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J Natl Cancer Inst. 1994 Jul 6;86(13):1007-10.

Detection of K-ras mutation in colonic effluent samples from patients without evidence of colorectal carcinoma.

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  • 1Molecular Carcinogenesis Program, American Health Foundation, Valhala, NY 10595.



K-ras gene mutation appears in more than 50% of patients with colon tumors. Both its frequency and early appearance may qualify this mutation as a potential biomarker. To enable early detection of mutant K-ras alleles, we had previously developed a sensitive polymerase chain reaction (PCR)-based assay, i.e., enriched PCR, which enables detection of one mutant K-ras allele present within 10,000 normal alleles. Using the enriched PCR, we were able to detect mutant K-ras alleles in "normal-appearing" colonic mucosa in patients with colorectal cancer.


A study was initiated to determine whether mutant K-ras alleles could be identified in colonic effluent samples of patients who may be at risk to develop colorectal cancer.


Over 9 years, colonic effluent samples were collected prior to routine colonoscopy from 39 patients who were apparently free of colorectal cancer. These samples were collected from patients with a family history of colorectal cancer (n = 7), adenomatous polyps (n = 7), previously resected colorectal cancer (n = 5), inflammatory bowel disorders (n = 13), normal colonoscopic examination (n = 6), and familial adenomatous polyposis (n = 1). All of the samples were double coded and analyzed for K-ras gene mutation.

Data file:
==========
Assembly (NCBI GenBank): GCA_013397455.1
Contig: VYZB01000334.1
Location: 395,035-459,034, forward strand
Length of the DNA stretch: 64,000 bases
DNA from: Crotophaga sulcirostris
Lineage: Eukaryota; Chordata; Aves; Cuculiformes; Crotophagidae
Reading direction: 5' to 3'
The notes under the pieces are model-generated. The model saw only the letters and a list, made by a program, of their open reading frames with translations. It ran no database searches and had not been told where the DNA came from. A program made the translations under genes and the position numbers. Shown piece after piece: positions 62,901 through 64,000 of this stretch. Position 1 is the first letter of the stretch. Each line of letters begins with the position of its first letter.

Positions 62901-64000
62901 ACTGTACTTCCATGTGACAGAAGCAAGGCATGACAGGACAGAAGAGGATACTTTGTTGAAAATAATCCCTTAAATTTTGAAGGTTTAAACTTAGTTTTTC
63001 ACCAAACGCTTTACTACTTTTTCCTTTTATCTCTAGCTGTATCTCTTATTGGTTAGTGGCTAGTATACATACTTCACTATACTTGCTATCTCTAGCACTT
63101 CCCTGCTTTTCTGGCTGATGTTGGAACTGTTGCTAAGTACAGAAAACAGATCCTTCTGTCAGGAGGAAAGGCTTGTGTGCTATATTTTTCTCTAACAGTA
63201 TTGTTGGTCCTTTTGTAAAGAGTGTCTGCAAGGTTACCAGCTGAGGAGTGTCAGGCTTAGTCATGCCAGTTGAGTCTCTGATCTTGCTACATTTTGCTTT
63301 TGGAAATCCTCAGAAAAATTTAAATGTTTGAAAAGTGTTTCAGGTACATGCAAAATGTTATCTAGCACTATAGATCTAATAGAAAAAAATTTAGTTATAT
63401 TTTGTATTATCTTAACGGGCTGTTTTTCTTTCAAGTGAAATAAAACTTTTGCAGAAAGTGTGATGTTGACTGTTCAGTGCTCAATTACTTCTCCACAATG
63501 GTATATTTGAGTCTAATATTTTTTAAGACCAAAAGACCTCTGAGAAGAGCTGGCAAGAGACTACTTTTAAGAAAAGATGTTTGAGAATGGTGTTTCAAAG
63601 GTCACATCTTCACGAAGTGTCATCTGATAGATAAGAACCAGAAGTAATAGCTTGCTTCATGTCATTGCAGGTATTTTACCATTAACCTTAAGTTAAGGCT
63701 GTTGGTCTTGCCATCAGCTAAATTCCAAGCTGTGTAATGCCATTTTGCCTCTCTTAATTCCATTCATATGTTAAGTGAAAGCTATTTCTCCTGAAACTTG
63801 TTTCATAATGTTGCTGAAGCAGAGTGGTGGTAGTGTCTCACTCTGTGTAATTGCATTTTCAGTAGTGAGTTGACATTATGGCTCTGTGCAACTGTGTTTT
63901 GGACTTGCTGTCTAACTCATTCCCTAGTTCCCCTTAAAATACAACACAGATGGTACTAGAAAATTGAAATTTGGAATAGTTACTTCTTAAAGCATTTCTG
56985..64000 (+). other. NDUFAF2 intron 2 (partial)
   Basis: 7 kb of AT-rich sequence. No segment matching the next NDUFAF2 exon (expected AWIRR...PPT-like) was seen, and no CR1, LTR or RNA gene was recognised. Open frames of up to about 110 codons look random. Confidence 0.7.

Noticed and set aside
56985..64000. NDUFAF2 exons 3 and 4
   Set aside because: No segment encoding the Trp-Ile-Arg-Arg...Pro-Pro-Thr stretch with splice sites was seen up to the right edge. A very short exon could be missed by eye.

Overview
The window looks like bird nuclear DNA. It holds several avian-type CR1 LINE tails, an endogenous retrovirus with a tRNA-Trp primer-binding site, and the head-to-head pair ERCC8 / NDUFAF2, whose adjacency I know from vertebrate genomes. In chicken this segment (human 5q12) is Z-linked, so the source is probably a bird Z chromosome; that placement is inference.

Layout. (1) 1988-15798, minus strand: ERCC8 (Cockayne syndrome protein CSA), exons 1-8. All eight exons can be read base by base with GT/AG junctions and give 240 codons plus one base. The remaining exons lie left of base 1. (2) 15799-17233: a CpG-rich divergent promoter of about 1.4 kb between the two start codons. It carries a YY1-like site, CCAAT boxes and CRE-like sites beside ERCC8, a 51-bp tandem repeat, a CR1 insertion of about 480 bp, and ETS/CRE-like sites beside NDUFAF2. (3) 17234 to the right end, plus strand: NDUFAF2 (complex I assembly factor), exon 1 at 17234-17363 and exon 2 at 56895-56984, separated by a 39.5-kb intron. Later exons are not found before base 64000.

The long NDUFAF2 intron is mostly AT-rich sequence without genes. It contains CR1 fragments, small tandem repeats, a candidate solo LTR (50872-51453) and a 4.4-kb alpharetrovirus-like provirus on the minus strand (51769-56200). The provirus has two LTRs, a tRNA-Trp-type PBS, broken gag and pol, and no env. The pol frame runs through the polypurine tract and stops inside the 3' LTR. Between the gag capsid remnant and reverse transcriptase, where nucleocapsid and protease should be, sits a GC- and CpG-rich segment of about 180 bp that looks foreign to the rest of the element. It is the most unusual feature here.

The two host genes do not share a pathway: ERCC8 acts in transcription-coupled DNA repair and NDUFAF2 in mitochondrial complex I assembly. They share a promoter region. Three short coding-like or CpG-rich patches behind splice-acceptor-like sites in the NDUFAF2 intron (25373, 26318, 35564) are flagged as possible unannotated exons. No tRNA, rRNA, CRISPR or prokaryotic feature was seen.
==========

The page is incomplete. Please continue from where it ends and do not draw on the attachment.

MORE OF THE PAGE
Of the 39 patients, seven were found to harbor mutant K-ras codon 12 alleles. Mutations were found in patients with a family history of colorectal cancer (three of seven), adenomatous polyps (one of seven), previously resected colorectal carcinoma (two of five), and familial adenomatous polyposis (one of one). In one case, effluent was found to harbor a mutant K-ras allele 4 years before the patient was diagnosed with colorectal cancer.


(a) Effluent samples contain enough DNA to be detected with enriched PCR. Such samples may well be representative of the entire colon in general as opposed to a localized area such as that usually analyzed during colonoscopy. (b) K-ras gene mutation can be identified in routinely obtained colonic washings of patients who are at risk of developing colorectal cancer. Such mutations were absent in patients with inflammatory bowel disorders and in those who had undergone normal colonoscopic examinations. Detection of K-ras mutation in colonic washings may assist in identifying patients who may be at high risk for developing adenocarcinoma of the colon.


The ability to examine colonic effluents provides a powerful and convenient source of sampling and may be adapted for future large-scale screening.

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